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The final paving of the Alaska Highway, 1978

History of the Alaska Highway

The Province (Vancouver, BC), July 29, 1978

Motoring in the North will never be the same again

Editor's Note: Paving of the last remaining 310 miles (500 kilometres) of gravel on the Alaska and Haines Highways in the Yukon and northwestern B.C. will soon start, a $200- million job paid for by the U.S. But not everyone wants to bid the gravel goodbye.

By Peter Calamai.
Southam News Service

    HAINES, Alaska - Like Sam McGee, immortalized in Robert Service's verse, the unhappy tourist was from Tennessee.

    And he was cursing a Dixie streak as he wrestled to attach unfamiliar snow chains to the rear wheels of his air-conditioned, power-steering, V-8 car.

    We were outside the Canada Customs post on the Haines Highway, 40 miles (65 kilometres) of paved road from the seacoast town bearing that name.

    Ahead was 120 miles (193 kilometres) of gravel road to Haines Junction in the Yukon and then another 90 gravelled miles (145 kilometres) of Alaska Highway south to Whitehorse.

    And it was snowing. Thick, wet, determined February flakes that stuck the eyelids together and transformed even a gentle gravel slope into a greased slide.

    What lay ahead wasn't a gentle slope. A series of hairpin turns and stomach-tightening switchbacks climb northward above the tree line to Chilkat Pass, elevation 3,493 feet (1,064 metres).

    "We almost made it; it was the last hill that stopped us," grunted the Tennessean. "We just spun the wheels and slide backwards."

    With chains, the tourist from Dixie would safely cross the pass, as we did in our chainless rental car, guided through the total unblemished whiteness of blowing snow by poles 20 feet (6½ metres) high at the road's edge, placed there to help snowplow operators.

    At the time it was a bit unpleasant - a strain from staring into what seemed the interior of a pillow - and inconvenient, because of a missed airplane.

    Later it became a great adventure in the retelling, almost making up for Canada's tallest peak, Mt. Logan, being obscured by the storm.

    But this same drama won't be repeated for visitors much longer, no matter how bad the blizzard in the Chilkat Pass, because the last 300-mile (485-metre) stretches of dirt-and-gravel Haines and Alaska Highways in the Yukon and northwestern B.C. are about to be rebuilt and paved at a cost of $200 million.

    Tourist authorities in the Yukon Territory are enthusiastic about the road improvements, known as the Shakwak project, because it will vanquish the unwanted part of their Klondike image - the broken windshields and hours of dusty driving endured by Americans in their high-priced recreational vehicles.

    "The majority of people come up here pulling a $20,000 to $30,000 trailer," says Dunc Myers, then with the Yukon Visitors Bureau in Whitehorse.

    "We don't want to frighten the little old ladies; there isn't a road in the territory that a camper can't go on."

    This official view is understandable: tourism and mining provide, often indirectly, a living for the bulk of the territory's 23,000 permanent residents. About 300,000 visitors will come to the Yukon this year, concentrated in the summer months, 70 per cent American and perhaps one-third driving up the Alaska Highway.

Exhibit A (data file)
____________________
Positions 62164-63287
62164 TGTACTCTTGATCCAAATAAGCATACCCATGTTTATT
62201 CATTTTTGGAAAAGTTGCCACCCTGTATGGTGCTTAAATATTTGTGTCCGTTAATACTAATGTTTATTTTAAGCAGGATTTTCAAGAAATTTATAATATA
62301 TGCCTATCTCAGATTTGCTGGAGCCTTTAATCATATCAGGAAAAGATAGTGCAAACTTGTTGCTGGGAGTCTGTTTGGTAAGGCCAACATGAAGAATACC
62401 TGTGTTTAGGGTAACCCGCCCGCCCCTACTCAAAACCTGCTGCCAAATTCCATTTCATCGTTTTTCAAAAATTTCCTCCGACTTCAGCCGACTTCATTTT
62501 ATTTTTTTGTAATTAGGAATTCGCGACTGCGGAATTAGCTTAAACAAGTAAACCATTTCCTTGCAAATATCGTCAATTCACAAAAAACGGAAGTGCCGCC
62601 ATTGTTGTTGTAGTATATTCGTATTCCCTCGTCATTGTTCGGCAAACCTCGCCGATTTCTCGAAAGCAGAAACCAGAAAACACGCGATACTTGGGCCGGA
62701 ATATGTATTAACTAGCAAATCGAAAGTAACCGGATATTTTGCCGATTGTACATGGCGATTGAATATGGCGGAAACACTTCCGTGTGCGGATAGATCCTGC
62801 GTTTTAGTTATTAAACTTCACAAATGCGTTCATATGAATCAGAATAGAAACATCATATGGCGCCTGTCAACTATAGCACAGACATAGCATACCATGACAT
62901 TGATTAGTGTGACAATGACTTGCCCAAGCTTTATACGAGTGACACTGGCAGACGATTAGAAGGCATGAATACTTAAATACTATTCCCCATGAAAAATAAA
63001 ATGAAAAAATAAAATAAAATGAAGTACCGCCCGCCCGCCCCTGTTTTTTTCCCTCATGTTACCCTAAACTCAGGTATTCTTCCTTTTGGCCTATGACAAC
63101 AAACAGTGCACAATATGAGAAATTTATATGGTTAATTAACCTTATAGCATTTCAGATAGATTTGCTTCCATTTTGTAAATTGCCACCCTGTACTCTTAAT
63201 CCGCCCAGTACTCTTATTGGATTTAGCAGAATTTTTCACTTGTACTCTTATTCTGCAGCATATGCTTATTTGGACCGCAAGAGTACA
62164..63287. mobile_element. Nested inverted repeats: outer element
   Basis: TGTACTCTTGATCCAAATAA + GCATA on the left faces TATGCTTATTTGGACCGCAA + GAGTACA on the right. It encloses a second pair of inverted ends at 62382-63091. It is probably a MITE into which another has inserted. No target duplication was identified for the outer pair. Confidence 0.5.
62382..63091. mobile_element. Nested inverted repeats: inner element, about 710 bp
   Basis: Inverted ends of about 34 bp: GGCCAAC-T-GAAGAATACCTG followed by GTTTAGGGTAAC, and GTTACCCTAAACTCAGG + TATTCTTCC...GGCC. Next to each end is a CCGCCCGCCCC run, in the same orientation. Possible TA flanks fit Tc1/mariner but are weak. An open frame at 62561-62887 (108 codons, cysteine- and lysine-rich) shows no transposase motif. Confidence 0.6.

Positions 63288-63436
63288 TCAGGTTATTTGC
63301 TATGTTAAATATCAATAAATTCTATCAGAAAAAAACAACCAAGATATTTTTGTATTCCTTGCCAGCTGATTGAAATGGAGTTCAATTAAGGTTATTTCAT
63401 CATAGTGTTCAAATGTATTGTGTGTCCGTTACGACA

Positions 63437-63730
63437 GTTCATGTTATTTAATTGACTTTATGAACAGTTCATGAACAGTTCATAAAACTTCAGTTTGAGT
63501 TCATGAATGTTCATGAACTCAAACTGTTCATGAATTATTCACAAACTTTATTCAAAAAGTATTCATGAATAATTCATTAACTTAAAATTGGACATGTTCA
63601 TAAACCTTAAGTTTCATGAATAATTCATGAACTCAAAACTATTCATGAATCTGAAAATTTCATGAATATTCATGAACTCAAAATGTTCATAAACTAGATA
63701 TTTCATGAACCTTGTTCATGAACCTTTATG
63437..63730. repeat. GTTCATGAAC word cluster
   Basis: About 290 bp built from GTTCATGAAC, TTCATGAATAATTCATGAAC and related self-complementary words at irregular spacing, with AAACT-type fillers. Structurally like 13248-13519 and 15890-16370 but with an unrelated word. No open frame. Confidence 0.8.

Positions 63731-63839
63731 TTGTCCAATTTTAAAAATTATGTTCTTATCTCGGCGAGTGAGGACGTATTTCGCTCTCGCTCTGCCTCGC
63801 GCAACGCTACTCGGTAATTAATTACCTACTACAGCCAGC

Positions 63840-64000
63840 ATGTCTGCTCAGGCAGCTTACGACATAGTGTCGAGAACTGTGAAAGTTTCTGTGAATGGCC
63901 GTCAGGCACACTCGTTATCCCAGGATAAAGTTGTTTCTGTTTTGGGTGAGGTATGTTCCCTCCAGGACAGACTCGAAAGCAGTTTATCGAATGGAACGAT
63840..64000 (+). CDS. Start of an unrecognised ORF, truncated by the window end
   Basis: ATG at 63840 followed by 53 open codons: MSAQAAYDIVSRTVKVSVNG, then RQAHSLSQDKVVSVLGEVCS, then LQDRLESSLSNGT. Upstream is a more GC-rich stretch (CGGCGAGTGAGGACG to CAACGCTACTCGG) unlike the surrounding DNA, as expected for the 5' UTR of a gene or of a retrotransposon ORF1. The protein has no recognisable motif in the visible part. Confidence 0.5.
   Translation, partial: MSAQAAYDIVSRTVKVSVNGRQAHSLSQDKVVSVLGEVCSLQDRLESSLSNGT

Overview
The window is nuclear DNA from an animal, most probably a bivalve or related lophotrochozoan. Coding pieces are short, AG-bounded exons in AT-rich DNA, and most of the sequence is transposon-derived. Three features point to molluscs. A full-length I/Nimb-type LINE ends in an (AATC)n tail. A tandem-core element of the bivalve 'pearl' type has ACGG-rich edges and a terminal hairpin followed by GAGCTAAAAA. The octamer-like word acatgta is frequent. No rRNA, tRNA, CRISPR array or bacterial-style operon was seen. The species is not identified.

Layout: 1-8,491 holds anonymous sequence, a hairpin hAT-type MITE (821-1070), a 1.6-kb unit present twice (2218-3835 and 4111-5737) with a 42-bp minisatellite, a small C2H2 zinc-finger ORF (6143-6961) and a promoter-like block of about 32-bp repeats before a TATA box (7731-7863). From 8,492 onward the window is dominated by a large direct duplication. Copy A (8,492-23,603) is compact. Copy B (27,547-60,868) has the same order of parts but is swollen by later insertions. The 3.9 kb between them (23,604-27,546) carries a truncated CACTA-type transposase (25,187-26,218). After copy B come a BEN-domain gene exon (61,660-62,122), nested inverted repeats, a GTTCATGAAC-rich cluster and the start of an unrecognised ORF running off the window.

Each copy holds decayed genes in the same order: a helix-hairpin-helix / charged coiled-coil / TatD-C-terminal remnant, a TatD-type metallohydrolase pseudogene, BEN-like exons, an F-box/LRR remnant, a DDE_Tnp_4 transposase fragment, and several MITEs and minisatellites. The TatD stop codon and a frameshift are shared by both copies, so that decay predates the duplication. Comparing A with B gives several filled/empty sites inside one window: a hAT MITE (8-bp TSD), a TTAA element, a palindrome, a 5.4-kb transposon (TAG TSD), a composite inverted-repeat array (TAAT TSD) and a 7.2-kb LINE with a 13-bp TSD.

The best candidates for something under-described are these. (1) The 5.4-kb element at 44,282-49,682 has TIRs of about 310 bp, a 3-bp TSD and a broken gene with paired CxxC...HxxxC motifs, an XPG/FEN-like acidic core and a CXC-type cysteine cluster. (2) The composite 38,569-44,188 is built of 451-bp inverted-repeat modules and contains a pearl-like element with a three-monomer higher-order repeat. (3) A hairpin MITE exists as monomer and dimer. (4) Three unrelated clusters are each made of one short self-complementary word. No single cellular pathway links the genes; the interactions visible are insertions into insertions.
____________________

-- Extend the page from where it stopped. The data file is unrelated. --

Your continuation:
Not everyone in the Yukon welcomes the paving, even though construction jobs will go to them first and the U.S. taxpayer is footing the bill as part of a trade-off in the Alaska Highway gas pipeline deal.

    Take Wayne, who pumps gas, tends bar and practises his electric guitar when things are slow at the Dezadeash Lodge, 34 miles (55 kilometres) off the Alaska Highway on the Haines Road and the spot to discover whether the road ahead is passable.

    "When they pave the road, I'll be moving on," says Wayne.

    "They're only doing it for the U.S. truckers who are scared to drive on gravel roads. They want pavement all the way from the Pacific to the Arctic. And those people from the southern states always want to drive at 80 miles an hour (about 125 kmh)... straight ahead."

    Forget Wayne’s argument that pavement suffers from frost heaving in the Arctic winters and doesn't provide the attraction of gravel.

    Consider only the image of air-conditioned, power-steering, V-8s scooting along what used to be a packhorse trail blazed by Jack Dalton to get miners and their supplies ($150 apiece) into the Klondike gold fields.

    On a dirt-and-gravel road, the tourist feels no compulsion to "make time." When the Milepost Guidebook ($6.95 and indispensible for any northern motorist) mentions a unique Indian cemetery at Champagne, there's time aplenty to stop.

    Or you might hike into Kluane National Park, bordered by the Haines and Alaska Roads and a terrain of mountains and icefields which harbors grizzlies, Dall sheep, moose and mountain goats.

    Or you can sit listening to someone like "Old" Charlie Ross, who spends half the year 20 miles (33 kilometres) in from the highway at his placer mine on Squaw Creek.

    A motorist making time wouldn't swap drinks with Charlie and learn about the One Big Union, or the Vancouver women who stole milk en masse to feed their Depression babies, or being a carpenter on the film All Quiet on the Western Front.

    It's the poetry and history learned by a man alone in the bush with three dogs from March until October.

    And the swapping of tall tales with another prospector, Josephine, to impress the young folk from the south.

    Pretty soon, the folks young and old will drive by cocooned in a southern culture of tape-decks, television and paved roads.

Lowell Glacier, 1978

Kaskawulsh Glacier, 1978